Monday, February 24, 2020

Guitars in Many Modes & Moods

Photo: John Rogers
Guitarist and composer Rez Abbasi, born in Pakistan and raised in Southern California, has been entrancing audiences the world over for nearly three decades with his blend of creative music from his native region as well as his adopted homeland.  The results of his studies and experimentation is well-documented as he has released 14 albums as a leader or co-leader plus has appeared on many more.

In late 2019, Abbasi released two new albums, one a session co-led with French harpist Isabelle Olivier and the other a new soundtrack for a classic Indian silent film from 1929.  Both albums are connected in their use of Eastern and Western instruments plus the multi-rhythmic diversity of the musicians.

Olivier Abbasi Sound in Sound, otherwise known as Oasis, features the harpist and guitarist in the studio with Prabhu Edouard (tabla, kanjira) and David Paycha (drums).  The quartet's self-titled debut album (released on ENJA/ Yellowbird) covers a wide swath of musical territory with the program of six originals by the harpist, three by the guitarist, and a fascinating arrangement of of Richard Rodgers's "My Favorite Things." That last piece leads off the album and sets the tone; after a powerful opening, the quartet opens up over the raucous percussion and both Abbasi and Ms. Olivier pushing and prodding each other (shades of the classic John Coltrane version).  The harpist's attack reminds me of the way McCoy Tyner played in the 1970s and beyond.

On the first few listens, the music often has the sound of the cooperative quartet Oregon, especially in the interactions of guitar and tablas. Abbasi's guitar provides both melody and rhythm while the tablas and trap drums bubble underneath. That's apparent on the guitarist's "Lemongrass" and on the harpist's "Road Movie."  The former is quite melodic with sparkling guitar while the latter builds off the fire created by Edouard's blazing tablas.  Ms. Olivier's "Dodeca" is an impressionistic musical painting opening with a guitar and harp statement that also features subtle electronics.  The percussion is understated, the acoustic guitar and harp weave in and around each other never getting on the way.

Photo: Piero Ottavino
Beauty abounds on "Cherry Blossom"and never wavers from the opening guitar harmonics and percussion to the gentle melody Ms. Olivier composed and plays. Images of a Japanese garden merge with the soft drums and frame drum (kanjira). While the piece does pick up in intensity, the melody and improvisations create a hypnotic effect.  Ms. Olivier's "Timeline" follows – it moves steadily forward on the percussive flow but note the harpist's use of tape delay and electronics that lead into a powerful electric guitar solo.

"Oasis" lives up to its name as it provides a wellspring of ideas and musical adventures. One hopes that this is just the first of numerous projects and concerts from Isabelle Olivier and Rez Abbasi, that they continue to blend the myriad influences that each bring to the collaboration.

For more information, go to and/or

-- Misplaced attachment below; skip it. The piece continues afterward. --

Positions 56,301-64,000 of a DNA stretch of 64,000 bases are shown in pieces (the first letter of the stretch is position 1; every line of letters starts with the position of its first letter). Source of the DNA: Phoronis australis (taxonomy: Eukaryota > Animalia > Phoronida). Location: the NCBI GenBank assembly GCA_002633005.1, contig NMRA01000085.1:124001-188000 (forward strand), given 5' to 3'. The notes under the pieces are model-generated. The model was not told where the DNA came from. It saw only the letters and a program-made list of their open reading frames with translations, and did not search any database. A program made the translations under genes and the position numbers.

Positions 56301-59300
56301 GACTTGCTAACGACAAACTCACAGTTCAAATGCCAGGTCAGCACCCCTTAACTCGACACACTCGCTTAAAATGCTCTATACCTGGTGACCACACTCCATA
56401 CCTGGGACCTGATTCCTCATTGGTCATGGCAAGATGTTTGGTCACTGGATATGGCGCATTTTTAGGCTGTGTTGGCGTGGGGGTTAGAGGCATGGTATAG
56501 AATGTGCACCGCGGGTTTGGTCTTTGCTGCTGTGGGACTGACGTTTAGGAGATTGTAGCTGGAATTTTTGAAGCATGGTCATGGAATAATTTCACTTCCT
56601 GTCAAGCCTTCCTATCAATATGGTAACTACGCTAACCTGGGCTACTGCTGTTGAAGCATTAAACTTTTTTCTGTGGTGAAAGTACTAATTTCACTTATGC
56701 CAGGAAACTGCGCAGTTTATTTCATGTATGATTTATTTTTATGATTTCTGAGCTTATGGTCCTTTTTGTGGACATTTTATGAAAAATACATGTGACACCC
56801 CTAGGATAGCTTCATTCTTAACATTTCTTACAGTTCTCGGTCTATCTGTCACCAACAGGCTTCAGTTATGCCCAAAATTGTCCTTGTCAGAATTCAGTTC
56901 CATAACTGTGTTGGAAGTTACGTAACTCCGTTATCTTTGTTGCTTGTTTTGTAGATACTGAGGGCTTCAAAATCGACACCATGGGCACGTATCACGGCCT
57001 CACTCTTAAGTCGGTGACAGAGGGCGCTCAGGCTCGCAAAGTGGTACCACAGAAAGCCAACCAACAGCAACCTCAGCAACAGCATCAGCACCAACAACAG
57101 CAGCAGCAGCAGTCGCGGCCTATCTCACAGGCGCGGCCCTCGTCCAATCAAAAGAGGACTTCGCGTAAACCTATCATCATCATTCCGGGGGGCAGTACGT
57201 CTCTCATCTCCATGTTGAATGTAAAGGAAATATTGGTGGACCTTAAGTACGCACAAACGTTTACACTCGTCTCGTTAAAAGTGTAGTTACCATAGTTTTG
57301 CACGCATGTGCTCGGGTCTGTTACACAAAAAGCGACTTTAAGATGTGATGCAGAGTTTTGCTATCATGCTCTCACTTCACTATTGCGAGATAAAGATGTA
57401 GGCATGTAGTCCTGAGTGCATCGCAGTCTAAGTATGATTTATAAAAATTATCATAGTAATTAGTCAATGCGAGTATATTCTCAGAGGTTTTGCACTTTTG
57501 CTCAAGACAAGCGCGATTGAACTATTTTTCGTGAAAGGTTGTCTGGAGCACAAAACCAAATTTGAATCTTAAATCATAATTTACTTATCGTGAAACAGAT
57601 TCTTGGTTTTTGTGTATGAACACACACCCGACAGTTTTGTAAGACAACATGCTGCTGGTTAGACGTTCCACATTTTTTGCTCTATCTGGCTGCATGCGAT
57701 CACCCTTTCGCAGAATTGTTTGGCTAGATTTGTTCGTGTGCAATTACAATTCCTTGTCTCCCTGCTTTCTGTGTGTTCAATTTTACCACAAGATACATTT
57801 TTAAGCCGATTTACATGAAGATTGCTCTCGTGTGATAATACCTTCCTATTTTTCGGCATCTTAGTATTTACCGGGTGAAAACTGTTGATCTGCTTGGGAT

Here's a short video to introduce you to the music and the musicians:

Rez Abbasi was approached in 2017 to create a new soundtrack for the classic Indian silent film "A Throw of Dice" - it's the third in a trilogy of movies created by German director Franz Osten (1876-1956) and is based on the Sanskrit classic "The Mahābhārata". Osten, enticed to India in 1924 by Himansu Rai, a European-educated businessman with a love of motion pictures. They made a series of silent films and then were in the forefront of "talkies" creating over three dozen movies in the 1930s to sate a growing audience.  Osten returned to Germany as World War II began to rage across Europe; he never made another film but is still famous in India as one of the forefathers of "Bollywood".

For this project, Abbasi created a new quintet – The Silent Ensemble – that is composed of Pawan Benjamin (tenor and soprano saxophones 
bansuri and western flutes ), Jennifer Vincent (acoustic bass, cello), 
Rohan Khrishnamurthy (mridangam, ghatam, khanjira), and Jake Goldbas (drum set) with the leader on acoustic and electric guitars plus electric sitar-guitar).   The group members bring a wealth of experience to this music.  Benjamin has worked with Roscoe Mitchell, bassist Reggie Workman, and choreographer Bill T. Jones while Khrishnamurthy has worked with the Ragmala Dance Company and toured with trumpeter Amir ElSaffar.  Miss Vincent has worked with Betty Carter, Abbey Lincoln, the Duke Ellington Orchestra, and Jazz at Lincoln Center while Goldbas has also worked with Bill T. Jones, Aretha Franklin, in Broadway pit orchestras for "The Color Purple" and "Dear Evan Hansen" plus is featured in composer-arranger Miho Hazama's large ensemble.   

Because the music is written for a silent film, the results are fundamentally different than they would be for a "talkie." Abbasi takes his cues from the images, the actions of the characters, and the emotions he can see on the screen, thereby making the music "impressionistic" from the start. In interviews, the composer states that 30% of the music is improvised thereby making each performance unique.  In fact, the soundtrack album (issued by Whirlwind Recordings) features a bit over 80% of the music composed for the film (go to the guitarist's website to watch the movie and hear all the music). That stated, the album stands out on its own merits. First and foremost, the music covers a lot of territory, from traditional to contemporary, from acoustic to electric and all combinations.  Since  the ensemble are all multi-instrumentalists (save for Goldbas), Abbasi is writing to so many sonic possibilities.